I’m very pleased to introduce Susan Lord as a guest blogger. Her new book Getting Your Kid on a Gluten-free Casein-free Diet
releases this Sunday February 15th. What a great gift to give to those you love this Valentine’s Day, well the day after. Her book is our featured book so if you would like more information click on that book.
Susan Lord is a registered dietitian with the American Dietetic Association. Her daughter was diagnosed with Autistic Spectrum Disorder at the age of five and has been on a gluten-free, casein-free diet for almost nine years. Her diagnosis now falls into the more general category of ‘cognitive disability’. Susan lives in the Washington D.C. area with her husband and two daughters.
My daughter Jenny has a cognitive disability and has been on a gluten free dairy free diet for about nine years now, and I truly believe that she has progressed so wonderfully because of the major changes in her diet. Yes, indeed it is hard to carry out day after day, and yes, the school parties are a challenge, as well as the pancake suppers, the spaghetti dinners and just eating out in this fast paced, “I want it now” America that we live in.
I was completely overwhelmed by the thought of removing wheat and dairy from Jenny’s diet in the beginning, and wondered how I would possibly accomplish it. From screaming at my husband, “I need a bigger kitchen!” to accidentally using 2 cups of salt instead of 2 cups of sugar in a “decadent” (not very!) chocolate cake recipe, our gluten free, dairy free journey has added a whole new dimension to our family life. A dimension that has challenged us but that we have met head on with a robust sense of humor and a new appreciation for accepting ourselves just the way we are right now.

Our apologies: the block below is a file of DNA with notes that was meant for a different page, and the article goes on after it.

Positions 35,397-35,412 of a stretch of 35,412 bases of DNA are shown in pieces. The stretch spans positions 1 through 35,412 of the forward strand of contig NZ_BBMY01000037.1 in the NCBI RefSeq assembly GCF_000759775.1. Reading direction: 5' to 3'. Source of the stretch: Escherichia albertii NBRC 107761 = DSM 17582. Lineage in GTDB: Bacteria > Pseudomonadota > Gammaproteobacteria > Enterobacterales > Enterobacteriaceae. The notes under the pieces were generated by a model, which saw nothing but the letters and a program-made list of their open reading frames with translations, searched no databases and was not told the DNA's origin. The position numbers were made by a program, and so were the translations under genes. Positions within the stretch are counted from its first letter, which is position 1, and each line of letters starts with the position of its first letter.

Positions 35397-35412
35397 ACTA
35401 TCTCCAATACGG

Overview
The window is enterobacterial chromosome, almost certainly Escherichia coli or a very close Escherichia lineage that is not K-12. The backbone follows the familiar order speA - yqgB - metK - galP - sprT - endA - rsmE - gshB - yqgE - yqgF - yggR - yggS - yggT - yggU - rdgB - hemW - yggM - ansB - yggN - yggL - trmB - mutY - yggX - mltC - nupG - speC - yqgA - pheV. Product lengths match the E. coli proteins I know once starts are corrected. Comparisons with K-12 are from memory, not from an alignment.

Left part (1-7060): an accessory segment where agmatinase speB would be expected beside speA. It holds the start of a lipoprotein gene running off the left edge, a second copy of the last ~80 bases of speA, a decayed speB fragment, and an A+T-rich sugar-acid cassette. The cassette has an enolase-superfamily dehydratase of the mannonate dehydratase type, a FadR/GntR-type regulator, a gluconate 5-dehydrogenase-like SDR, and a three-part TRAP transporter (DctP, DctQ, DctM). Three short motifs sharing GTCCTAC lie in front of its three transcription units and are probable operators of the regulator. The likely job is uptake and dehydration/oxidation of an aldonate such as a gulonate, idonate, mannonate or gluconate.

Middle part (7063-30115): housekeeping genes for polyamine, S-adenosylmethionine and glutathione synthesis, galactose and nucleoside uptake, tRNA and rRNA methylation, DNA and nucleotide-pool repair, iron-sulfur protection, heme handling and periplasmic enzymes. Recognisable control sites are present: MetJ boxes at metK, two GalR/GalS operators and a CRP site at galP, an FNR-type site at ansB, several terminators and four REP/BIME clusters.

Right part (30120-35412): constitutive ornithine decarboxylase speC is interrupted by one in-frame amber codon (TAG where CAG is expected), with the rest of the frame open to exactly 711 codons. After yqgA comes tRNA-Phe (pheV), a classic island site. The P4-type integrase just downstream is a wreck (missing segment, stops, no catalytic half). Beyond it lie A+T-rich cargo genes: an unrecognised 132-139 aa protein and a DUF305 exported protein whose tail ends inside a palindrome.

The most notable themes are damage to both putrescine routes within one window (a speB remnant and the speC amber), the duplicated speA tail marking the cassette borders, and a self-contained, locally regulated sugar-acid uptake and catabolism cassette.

I have eaten my fair share of pasta, believe me, but I had never made pasta from scratch, let alone gluten free pasta, in a brand-new-never-been-used pasta maker. Never having taken a home economics class, in a kitchen the size of a closet, I approached the task. Uncomfortable feelings, “you are a failure” feelings welled up inside me: never good enough. In the middle of the process, when the skinny spaghetti strands were sticking together to make one big fat cord of gluten-less mess, I wanted to throw the dough and the pasta maker in the trash. The noodles were too sticky, my hands were webbed with dough and no amount of potato starch flour would help. This time I was motivated by passion- my kid would have spaghetti tonight! I separated the strands from the cord as best I could and boiled that salted water. I plunged the spaghetti into the rolling oiled boil and about 9 minutes later, I had a slightly less than perfect product that tasted like a dish from the Italian “North-End” of Boston. Jenny ate all 4 servings in one sitting.
Through my child’s special needs and restrictive diet, I have learned so much about life, love and my own self. When it comes to my kid and the progress she is making, I am learning to accept less than perfect from her, from me, and from my spaghetti.